Letter from the Editor
In the middle of a strange summer, New York is submerged in the suffocating haze of Canadian wildfires. The sky is a smoky, unsettling yellow. Pride came and went, with its exuberant, radical core and its corporate floats.
We are in uncharted waters with familiar monsters. It is increasingly clear we will not find salvation in the old and the established. The world is ripe for our remaking. We invite you to bear witness to a myriad of existences. We hope you find yourself represented and cared for. We dream of a lingua franca rising up, an undying link between our respective dystopias. We wish to bolster your revolutions, both personal and social. Draw strength from us, from our mission, from our writers and their work. We can gather here, to remake.
We at Apogee are comprised of those on the periphery. We publish letters from exiles pushed to the limits and beyond by racism, homophobia, misogyny, and gentrification. Our writers are unflinching in their gaze and their depictions. They are brave as they excavate their experiences. They don’t shy away from the political, instead they reach out and grab history and suffuse it through their work. They live, brilliantly, in the complex.
As I read through our issue, I am struck by joy. The sheer delight of reading. The awesome beauty and cleverness of it all. There is a deep appreciation for the mechanisms of literature, and a desire to thwart them all the same. Our writers create new paths, new styles, new devices, new genres, and even new languages to express what feels inexpressible.
In their poem “duffle recalls black pastoral,” contributor Harlem West writes, “what do I do with this coy god’s touch/ or the exiled boy woven in me since ’06.” Siete Lin’s “How to Speak Hokkien” offers up its own take on language and exile, exemplified with the lines, “I rolled over libraries in my mouth until each word was smooth from meaning.” Language, specifically accents and the languages they denote, are both burden and tool, othering us while also assimilating us.
In Alice Yang’s “Fun Guy,” Ma’s accent is a symbol of the imagined chasm between mother and daughter. The narrator imagines her mom as sexless, “as all Chinese mothers should be,” self-sacrificing, and provincial. Later, when evidence to the contrary comes to light, the narrator says: “Ma did not need to know English to understand the communion of light and leaves, the undulation of prismatic Saxon greens under a high noon sun.” Ma is not only brilliant, but tireless in her efforts to uncover the darkness and racist exploitation that lurks in the North Portland Peninsula.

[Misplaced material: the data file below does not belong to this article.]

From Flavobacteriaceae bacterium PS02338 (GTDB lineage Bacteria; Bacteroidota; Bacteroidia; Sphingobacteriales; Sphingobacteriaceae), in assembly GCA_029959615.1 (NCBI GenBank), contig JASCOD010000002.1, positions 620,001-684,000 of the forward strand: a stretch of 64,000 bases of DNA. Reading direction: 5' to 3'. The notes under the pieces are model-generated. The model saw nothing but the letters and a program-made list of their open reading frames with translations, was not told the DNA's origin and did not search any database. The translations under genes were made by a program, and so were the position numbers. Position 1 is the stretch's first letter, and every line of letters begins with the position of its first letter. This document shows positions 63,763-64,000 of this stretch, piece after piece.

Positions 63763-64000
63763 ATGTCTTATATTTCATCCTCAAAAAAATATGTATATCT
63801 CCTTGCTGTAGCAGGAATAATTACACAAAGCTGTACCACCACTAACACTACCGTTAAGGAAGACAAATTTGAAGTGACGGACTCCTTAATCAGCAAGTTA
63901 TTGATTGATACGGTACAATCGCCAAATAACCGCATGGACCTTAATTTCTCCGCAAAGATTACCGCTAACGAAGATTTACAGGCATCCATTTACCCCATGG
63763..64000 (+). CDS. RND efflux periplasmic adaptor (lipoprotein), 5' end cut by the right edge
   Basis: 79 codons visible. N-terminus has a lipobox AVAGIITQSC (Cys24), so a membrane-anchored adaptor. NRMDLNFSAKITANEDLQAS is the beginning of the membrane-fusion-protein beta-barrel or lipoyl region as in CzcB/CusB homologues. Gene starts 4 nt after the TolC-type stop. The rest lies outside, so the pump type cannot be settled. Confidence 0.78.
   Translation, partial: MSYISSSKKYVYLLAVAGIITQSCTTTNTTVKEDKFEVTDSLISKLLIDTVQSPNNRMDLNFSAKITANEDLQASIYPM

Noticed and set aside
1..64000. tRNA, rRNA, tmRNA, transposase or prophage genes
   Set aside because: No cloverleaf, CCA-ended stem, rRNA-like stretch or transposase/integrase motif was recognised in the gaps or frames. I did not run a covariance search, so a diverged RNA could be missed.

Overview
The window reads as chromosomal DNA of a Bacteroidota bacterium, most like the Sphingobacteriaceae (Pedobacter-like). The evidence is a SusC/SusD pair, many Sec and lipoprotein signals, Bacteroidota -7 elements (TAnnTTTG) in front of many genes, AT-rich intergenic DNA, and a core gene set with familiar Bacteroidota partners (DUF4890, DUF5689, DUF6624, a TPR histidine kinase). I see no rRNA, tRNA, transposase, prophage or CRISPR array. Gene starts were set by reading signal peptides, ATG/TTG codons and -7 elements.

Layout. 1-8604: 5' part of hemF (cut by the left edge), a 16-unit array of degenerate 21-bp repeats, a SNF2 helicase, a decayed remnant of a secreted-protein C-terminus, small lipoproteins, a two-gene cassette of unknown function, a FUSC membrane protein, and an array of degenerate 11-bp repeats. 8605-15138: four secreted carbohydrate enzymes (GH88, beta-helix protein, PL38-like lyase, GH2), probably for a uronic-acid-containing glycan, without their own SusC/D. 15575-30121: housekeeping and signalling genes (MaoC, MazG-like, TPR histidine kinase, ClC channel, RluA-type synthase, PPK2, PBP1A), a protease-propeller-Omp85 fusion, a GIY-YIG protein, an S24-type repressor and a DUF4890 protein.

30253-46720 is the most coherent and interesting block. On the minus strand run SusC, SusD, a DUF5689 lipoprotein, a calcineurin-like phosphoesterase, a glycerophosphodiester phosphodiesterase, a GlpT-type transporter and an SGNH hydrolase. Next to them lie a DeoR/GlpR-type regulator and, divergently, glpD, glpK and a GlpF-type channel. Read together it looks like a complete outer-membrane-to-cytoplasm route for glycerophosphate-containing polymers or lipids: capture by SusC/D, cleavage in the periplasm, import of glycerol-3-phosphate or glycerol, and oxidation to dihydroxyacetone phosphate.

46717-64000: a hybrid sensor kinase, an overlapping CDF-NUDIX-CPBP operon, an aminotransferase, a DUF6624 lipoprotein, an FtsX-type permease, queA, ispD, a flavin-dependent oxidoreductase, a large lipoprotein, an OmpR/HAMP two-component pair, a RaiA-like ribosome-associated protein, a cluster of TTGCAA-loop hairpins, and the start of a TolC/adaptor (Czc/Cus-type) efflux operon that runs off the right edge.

In Sihle Ntuli’s “In The Etymology of ‘Thanda / Thando,’” language is broken down into its parts while also expanding beyond them. They write of the Nguni word for love, of their Bantu people, and of civil war:
“though meaning tends to get confused with like / because there is no clear way to tell
as in: this kind of love is so abundant it will not be beholden
to thresholds of how much or how little while crossing over into the soul”
In these uncharted waters, language pulls us in and out of exile. Language is an entry point for history, both made and in the making.
In Charlie Sorrenson’s “Fuckboys,” a group of trans men meet weekly to discuss their transitions (as well as their gym routines, fashion choices, and flirtations). Their discussion topics run the gamut from lighthearted to utterly soul wrenching as they contemplate masculinity and, as Sorrenson writes, “the sort of men we are becoming.” While they all have an idea in mind, certain traits plucked from the other men in their lives–lovers, fathers, bosses–it’s Richie, the group leader’s parting words that fill me with excitement: “Oh, to not yet know! For–he thought, watching us wade through manhood’s murky depths, drawing closer to the flat firm land upon which we might one day stop and decide to build our lives–wasn’t the not-knowing the most glorious part of all?” Indeed. Such is the stunning liberty of uncharted waters, should we choose to seize it.
Adrianne Bonilla Stankus
Fiction and Nonfiction Co-Editor